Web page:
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Thursday, July 26, 2018

Z-Country Paradise - Live in Lisbon (Leo Records, 2018) ****

The Berlin-based quintet Z-Country Paradise was conceived by reeds player Frank Gratkowski who has dreamt about such an experimental project for many years - a dream band that will explore dreams interspersed with nightmares, visions, and passions. A band that will flirt with the compositional and improvisational techniques of iconoclastic composers as Karlheinz Stockhausen, John Cage, Pierre Boulez and György Ligeti; the intensity of Jimi Hendrix and the electric groups of Miles Davis; the hardcore avant-punk of guitarist Thurston Moore and the experimental performance art of Laurie Anderson.

Gratkowski found a perfect partner-in-crime for this project - Serbian vocalist-actress Jelena Kuljić . She intensifies the mischievous-rebellious spirit of Gratkowski and Z-Country Paradise with her charismatic delivery of poems by French Arthur Rimbaud (1854-1891) and Serbian-American Charles Simic (b.1938). Finnish guitarist Kalle Kalima and bass player Oliver Potratz, who has collaborated before with Kalima, charge the musical envelope with tough, edgy attacks, and Christian Marien adds nervous, fractured rhythmic patterns that bring to mind the work of Jim Black.

Live in Lisbon, recorded on August 2016 during the Jazz em Agosto festival, and follows the self-titled, self-produced debut, studio album of Z-Country Paradise from 2015. Kuljić singing-playing-acting is the focal point of Z-Country Paradise. She transform the poetic state-of-mind of Rimbaud and Simic into complex yet playful cabaret dramas where she alternates between several roles and characters, all possessed with urgent passion and emotional power. Kuljić spices her suggestive vocals with tempting mystery and captivating elegance. The four male musicians embrace her delivery with irresistible rhythmic attacks.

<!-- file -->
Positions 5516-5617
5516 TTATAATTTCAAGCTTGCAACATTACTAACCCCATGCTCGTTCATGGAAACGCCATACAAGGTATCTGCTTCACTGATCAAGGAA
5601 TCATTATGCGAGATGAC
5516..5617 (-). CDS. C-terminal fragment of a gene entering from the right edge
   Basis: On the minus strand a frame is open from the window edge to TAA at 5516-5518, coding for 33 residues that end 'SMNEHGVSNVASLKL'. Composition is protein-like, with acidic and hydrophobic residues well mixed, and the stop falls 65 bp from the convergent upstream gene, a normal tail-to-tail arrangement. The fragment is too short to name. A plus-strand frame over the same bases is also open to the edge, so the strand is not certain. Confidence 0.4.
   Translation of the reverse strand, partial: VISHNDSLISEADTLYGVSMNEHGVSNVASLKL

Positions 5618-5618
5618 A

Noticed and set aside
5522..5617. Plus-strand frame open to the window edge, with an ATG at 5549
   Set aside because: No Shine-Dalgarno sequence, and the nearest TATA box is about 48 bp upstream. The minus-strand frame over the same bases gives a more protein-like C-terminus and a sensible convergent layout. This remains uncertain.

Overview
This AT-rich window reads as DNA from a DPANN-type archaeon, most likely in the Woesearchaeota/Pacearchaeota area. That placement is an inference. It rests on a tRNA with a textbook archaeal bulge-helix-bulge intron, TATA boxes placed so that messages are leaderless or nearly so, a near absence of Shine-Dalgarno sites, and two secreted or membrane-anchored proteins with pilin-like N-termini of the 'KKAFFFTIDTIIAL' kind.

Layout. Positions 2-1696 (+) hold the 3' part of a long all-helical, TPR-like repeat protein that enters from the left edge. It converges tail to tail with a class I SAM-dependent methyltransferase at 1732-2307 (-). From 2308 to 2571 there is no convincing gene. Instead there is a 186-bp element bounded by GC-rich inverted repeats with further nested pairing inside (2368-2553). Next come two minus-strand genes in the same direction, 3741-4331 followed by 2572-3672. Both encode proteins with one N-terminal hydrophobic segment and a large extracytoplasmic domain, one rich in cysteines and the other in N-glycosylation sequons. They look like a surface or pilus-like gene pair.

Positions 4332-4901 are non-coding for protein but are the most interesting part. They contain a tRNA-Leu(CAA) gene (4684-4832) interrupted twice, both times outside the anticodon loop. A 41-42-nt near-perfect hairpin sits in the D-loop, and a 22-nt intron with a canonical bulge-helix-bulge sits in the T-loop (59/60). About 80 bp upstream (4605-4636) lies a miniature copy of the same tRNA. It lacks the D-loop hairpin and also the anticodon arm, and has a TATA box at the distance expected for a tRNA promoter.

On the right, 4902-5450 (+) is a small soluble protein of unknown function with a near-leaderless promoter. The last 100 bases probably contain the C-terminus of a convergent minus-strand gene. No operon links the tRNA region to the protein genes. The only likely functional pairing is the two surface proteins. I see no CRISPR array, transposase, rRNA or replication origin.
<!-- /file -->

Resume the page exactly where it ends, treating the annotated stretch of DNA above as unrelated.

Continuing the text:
Z-Country Paradise unique combustion of words, images, sounds and rhythms transforms Rimbaud’s famous, lustful “My Little Lovelies” to a bluesy, beat poem. Rimbaud caustic humor is updated with Kalima’s psychedelic slide guitar and Gratkowski’s soulful alto sax solo. The surreal prose of Rimbaud’s “A Season in Hell” is staged as an intimate conversation of Kuljić with Kalima, enveloped with distant, sudden sounds and pulses, but eventually explodes with cathartic shouts and chaotic playing. The adaption of Simic’s “Clouds Gathering” captures beautifully the subtle drama of this dark, restless poem that anticipates “unhappy endings”.